Cranes over Bord na Mona peatland.
BORD na Móna has announced that a pair of Common Cranes have returned to a Bord na Móna rewetted peatland and successfully hatched two chicks several weeks ago. This follows a previous successful breeding attempt in 2021.
There is also great excitement among the Bord na Móna Ecology Team with the appearance of another Crane using several other Bord na Móna sites. Some of these peatlands have been rewetted through the Peatlands Climate Action Scheme (PCAS) last year. The team believe that this third young adult bird may have been a chick from the original pair of cranes, or an Irish-bred bird.
The discovery and return of cranes nesting on two Bord na Móna peatlands is of great significance as this species has not bred in Ireland for 300 years, was thought extinct, but now may return as a breeding species. The precise location of the cranes is being kept confidential in order to protect and conserve the birds and avoid disturbance.
Mark McCorry, Lead Ecologist at Bord na Móna said, “It is very exciting to see the birds returning to Bord na Móna rewetted peatlands and it is particularly significant that these are some of the first cranes born here in centuries. The appearance of a Crane using sites that were re-wetted last year is a real indication that we are creating the right conditions for these birds and for lots of other biodiversity. Getting to see this bird slowly flying low over the new wetlands has been a highlight for me this year.”
Bord na Móna's peatland rehabilitation scheme is the most extensive of its kind ever undertaken in Europe. Rehabilitation commenced on 18 peatlands in 2021 and works on another 19 are commencing in 2022. During the first year of the rehabilitation programme, Bord na Móna undertook the rewetting of some 8,000 hectares of peatland.
The restoration and rehabilitation of peatlands is creating rich and diverse habitats for our native plant and animal species. Examples of the impact of this work on biodiversity includes Ireland’s only protected insect, the Marsh Fritillary butterfly, colonising Bord na Móna cutaway bogs and it is now found in numerous sites; colonies of water-dependent species such as dragonflies and damselflies establishing in newly created wetlands and the appearance of the Great-White Egret and Common Crane. Sphagnum moss, a key species of peatlands, is starting to reappear on some sites that were re-wetted several years ago.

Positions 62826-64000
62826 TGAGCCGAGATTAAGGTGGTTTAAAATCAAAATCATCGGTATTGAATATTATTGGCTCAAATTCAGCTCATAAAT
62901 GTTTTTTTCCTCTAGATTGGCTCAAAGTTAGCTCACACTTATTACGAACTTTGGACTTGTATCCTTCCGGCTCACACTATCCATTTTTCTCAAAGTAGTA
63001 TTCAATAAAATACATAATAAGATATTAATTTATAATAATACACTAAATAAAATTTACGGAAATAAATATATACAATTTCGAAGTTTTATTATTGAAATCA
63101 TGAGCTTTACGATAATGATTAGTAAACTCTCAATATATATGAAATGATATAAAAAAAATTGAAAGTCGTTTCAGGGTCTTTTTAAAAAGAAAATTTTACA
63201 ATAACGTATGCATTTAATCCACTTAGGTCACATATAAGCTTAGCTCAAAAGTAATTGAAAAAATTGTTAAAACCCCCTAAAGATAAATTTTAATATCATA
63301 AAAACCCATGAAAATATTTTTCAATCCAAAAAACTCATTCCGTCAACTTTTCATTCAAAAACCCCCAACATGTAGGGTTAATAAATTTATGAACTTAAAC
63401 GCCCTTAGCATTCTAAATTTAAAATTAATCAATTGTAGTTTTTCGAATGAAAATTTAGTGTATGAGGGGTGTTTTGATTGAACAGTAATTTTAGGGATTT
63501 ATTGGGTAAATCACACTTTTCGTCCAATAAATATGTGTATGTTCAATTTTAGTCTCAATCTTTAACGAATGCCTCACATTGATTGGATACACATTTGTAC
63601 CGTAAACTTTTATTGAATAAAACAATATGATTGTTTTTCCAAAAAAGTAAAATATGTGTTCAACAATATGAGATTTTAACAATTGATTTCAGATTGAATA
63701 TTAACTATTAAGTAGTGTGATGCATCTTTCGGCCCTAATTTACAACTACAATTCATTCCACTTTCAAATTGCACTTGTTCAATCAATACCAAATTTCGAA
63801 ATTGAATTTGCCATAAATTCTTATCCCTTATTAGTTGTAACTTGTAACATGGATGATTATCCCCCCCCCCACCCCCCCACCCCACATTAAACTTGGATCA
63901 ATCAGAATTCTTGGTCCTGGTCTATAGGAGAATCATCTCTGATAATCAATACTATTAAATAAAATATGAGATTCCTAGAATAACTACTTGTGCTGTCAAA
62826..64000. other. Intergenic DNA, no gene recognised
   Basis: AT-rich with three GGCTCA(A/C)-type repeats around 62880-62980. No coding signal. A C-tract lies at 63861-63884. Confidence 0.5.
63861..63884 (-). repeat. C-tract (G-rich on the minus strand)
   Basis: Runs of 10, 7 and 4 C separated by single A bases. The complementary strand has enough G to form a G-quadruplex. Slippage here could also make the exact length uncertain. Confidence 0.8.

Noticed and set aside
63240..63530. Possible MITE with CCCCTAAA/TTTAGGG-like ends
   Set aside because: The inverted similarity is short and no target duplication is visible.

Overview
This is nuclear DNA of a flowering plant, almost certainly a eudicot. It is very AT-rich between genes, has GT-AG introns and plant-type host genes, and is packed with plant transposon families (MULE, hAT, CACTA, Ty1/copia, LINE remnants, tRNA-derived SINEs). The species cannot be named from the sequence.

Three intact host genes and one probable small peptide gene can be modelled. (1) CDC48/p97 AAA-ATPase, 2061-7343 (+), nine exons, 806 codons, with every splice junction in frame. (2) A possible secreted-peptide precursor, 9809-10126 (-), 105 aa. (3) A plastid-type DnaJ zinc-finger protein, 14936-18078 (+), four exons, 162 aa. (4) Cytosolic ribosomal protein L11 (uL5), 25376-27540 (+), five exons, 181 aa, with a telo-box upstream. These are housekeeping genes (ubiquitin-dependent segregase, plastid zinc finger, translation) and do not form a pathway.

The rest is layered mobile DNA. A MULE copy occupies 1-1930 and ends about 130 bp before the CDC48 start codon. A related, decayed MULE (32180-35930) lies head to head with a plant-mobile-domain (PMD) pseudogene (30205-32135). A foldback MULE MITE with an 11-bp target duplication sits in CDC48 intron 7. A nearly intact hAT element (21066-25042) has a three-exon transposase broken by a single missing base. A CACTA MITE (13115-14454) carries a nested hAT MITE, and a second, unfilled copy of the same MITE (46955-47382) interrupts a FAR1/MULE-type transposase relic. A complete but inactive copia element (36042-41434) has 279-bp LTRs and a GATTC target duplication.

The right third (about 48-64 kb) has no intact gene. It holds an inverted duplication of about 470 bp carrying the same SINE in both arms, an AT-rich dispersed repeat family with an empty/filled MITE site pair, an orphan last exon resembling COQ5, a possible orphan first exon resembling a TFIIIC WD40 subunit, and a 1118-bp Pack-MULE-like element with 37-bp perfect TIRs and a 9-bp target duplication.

“The Department of Environment, Climate and Communications has approved ongoing grant funding up to €108 million to Bord na Mona in relation to the enhanced rehabilitation of its peatlands under the Peatlands Climate Action Scheme. This funding is provided by the European Union’s Recovery and Resilience Facility as part of Ireland’s National Recovery and Resilience Plan. Thanks to this funding, we are hopeful that these majestic birds will continue to breed and thrive in Ireland and that we will continue to see enhanced biodiversity.
In the coming years we would like to see more birds colonising from Europe and Britain to establish a viable population here. There has also been a significant positive response from other birds such as the black-headed gull, lapwing and the common redshank. These are all species that are under pressure in the wider landscape, and by rewetting peatlands Bord na Móna is providing them with new wet habitats”, said Mark McCorry.
If you would like to visit some cutaway peatlands then Lough Boora Discovery Park is a great place to visit. At the moment there is a sea of bog cotton in bloom and numerous orchids such as the Bee Orchid will be in flower over the next month.
The Crane In Irish History
The Crane is deeply connected to the culture and history of Ireland. They have been central to folklore tales such as Fionn Mac Cumhaill, the druids, St Colmcille, and the Book of Kells. Their Gaelic name, corr, can be founded in hundreds of place names, such as the Curragh in Kildare which means ‘crane meadow’.
They were even kept as pets, and records show they were the third most popular pet in medieval times. Unfortunately, they were also a popular food item for people at the time, and their ease of capture by foxes and the draining of wetlands resulted in their demise some time between 1600-1700.
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